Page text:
Dr Stefania Lovo

Dr Stefania Lovo

Dr Stefania Lovo (SPEIR) has continued to work closely with the World Bank, providing research and expertise on development economics to (i) the International Trade Unit, regarding ‘Trade competitiveness in Armenia’; (ii) the Poverty Global Practise unit, regarding ‘Are we confusing poverty with preferences?’; and (iii) the International Trade Unit, regarding ‘Trade in services in Ghana’. One of her co-authored World Bank blogs may be found here.

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Avril Maddrell

Avril Maddrell

Dr Avril Maddrell (SAGES) is running an AHRC-ESRC project on Deathscapes and Diversity. Against the backdrop of increasing ethnic and religious diversity in the UK, many challenges have been raised practically and politically about living together in difference within in Britain. While attention has focused upon Black and Minority Ethnic (BME) patterns of housing, education, employment and leisure, what is less well understood is migrant and established minority needs relating to cemetery, crematoria and sites of ritual and remembrance (‘deathscapes’).

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Dr Zahra Siddique

Dr Zahra Siddique

Dr Zahra Siddique (SPEIR) received the runner-up prize in the P&R Output Prize for her co-authored article ‘The Economic Payoff of Name Americanization’. The article explores why more than 30% of migrants who settled in New York City in the 1920s changed their names, and what economic benefits those name-changes brought about.

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Participation Lab event in progress

Participation Lab event in progress

The Participation Lab, led by SAGES researchers, continues to support participatory research within and outside of the University. Its 2nd Annual Workshop on ‘Participation for the 2030 Agenda for Sustainable Development’ took place on 30 June 2017.

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Alex Arnall

Alex Arnall

Dr Alex Arnall has recently been awarded funding by the ESRC-DFID Development Frontiers scheme for an 18 month research project entitled ‘Negotiating conflict: Environmental violence, economic development and the everyday practices of islanders’.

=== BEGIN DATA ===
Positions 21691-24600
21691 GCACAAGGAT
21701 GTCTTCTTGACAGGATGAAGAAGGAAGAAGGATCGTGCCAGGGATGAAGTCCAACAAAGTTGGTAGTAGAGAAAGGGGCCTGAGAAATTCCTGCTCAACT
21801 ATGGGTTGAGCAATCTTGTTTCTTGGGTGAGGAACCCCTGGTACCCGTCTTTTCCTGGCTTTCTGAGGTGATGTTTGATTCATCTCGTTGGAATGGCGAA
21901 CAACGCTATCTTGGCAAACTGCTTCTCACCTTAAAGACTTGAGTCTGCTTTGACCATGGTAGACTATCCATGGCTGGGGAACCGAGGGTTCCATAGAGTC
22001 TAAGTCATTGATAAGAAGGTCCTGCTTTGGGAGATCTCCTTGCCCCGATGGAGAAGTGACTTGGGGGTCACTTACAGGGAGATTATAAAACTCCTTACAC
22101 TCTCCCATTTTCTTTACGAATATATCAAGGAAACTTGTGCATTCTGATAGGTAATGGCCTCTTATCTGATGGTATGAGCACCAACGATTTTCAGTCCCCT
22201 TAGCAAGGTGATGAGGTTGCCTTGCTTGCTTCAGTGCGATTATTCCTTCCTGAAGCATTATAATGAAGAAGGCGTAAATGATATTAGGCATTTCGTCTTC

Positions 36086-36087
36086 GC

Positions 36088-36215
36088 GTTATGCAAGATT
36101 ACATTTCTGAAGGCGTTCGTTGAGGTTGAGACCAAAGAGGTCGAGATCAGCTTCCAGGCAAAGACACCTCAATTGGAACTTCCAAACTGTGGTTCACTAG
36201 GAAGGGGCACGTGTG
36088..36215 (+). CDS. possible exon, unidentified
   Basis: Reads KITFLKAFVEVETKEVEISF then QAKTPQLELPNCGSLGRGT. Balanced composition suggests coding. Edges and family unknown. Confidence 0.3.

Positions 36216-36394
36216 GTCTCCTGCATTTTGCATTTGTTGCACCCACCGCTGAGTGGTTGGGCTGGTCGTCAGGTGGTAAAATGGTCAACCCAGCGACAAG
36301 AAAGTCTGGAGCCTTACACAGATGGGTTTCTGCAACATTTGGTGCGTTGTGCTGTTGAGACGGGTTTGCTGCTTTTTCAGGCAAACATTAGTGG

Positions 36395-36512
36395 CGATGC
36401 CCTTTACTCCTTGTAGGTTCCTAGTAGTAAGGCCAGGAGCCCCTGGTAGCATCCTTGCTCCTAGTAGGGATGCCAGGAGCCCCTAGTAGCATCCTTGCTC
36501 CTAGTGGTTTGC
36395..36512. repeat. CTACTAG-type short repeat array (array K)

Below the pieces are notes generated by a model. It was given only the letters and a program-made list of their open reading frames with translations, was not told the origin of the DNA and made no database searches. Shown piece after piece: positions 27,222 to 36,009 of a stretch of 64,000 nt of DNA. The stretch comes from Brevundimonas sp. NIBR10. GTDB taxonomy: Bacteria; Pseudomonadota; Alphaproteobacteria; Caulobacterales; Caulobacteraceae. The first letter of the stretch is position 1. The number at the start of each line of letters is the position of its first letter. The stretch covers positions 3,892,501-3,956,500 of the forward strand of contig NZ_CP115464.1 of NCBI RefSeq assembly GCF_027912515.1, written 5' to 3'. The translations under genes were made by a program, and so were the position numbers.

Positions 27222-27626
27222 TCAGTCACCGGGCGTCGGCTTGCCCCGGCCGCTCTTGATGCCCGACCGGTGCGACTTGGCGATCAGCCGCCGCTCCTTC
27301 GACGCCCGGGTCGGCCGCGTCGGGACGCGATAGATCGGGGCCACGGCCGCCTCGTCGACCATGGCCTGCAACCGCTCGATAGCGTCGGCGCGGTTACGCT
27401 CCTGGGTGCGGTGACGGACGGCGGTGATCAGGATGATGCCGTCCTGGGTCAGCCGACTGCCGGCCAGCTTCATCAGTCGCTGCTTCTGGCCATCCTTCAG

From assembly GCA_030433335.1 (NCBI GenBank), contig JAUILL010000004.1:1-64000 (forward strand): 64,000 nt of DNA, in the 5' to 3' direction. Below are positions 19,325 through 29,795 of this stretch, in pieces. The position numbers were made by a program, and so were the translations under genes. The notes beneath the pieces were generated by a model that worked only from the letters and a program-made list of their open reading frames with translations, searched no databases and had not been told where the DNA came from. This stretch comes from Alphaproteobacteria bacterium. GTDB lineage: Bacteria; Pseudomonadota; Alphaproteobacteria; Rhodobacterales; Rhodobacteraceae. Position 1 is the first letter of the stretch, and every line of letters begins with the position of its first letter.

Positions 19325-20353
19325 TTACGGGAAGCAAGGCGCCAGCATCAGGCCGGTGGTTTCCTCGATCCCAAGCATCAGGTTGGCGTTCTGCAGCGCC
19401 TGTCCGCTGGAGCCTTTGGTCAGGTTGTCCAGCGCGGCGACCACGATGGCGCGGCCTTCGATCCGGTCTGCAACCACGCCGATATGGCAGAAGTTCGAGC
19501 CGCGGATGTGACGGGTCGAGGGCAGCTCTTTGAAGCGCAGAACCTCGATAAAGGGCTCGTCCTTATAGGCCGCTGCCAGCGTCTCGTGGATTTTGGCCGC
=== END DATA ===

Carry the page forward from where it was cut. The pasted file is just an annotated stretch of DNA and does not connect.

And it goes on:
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Peter Dorward

Peter Dorward

In May 2017 the Guyana government together with the Caribbean Institute of Meteorology and Hydrology facilitated a workshop one developing Participatory Integrated Climate Services of Agriculture (PICSA). The training enabled farmers to make informed decisions based on accurate, location specific, climate and weather information; locally relevant crop, livestock and livelihood options, and with the use of participatory tools, aid their decision making.

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Sally-Lloyd Evans receiving her award from Phil Newton (Research Dean for the Environment)

Sally-Lloyd Evans receiving her award from Phil Newton (Research Dean for the Environment)

In June 2017 Sally-Lloyd Evans (SAGES) received the INVOLVE award at the Research Impact and Engagement Champions awards ceremony.

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Disaster Risk Reduction and International Law Symposium

Disaster Risk Reduction and International Law Symposium

The School of Law and the Walker Institute, together with the American Society of International Law, held the Disaster Risk Reduction and International Law Symposium at UoR between 29 June and 1 July 2017. The highly engaging Symposium brought together academic, government, industry, IGO, and NGO participants from all over the world to explore this rapidly growing area of law, policy and practice.

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New initiative set to transform public’s engagement with environmental research

Dr Hilary Geoghegan was recently awarded £100,000, from the NERC Engaging Environments programme, to develop a national vision for public engagement with environmental research. The new initiative, called OPENER, will ask members of the public to help them in opening up research on the major environmental challenges facing the planet. OPENER will identify ways that researchers can involve people at all stages of the research process.

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Dr Sam Rawlings

Dr Sam Rawlings

Dr Sam Rawlings (SPEIR) has been investigating the impact of parental education on child health, exploiting a compulsory schooling law reform implemented in China in 1986 to identify effects. The key findings are that maternal education affects child health, but only for boys. Maternal education has sizable and significant effects on boys height-for-age (a measure of long-run health status), but effects are smaller and not statistically significant for girls. This is an important finding in China, where son preference exists and reflects the traditional patriarchal Confucian system in which girls and women are marginalised in society.

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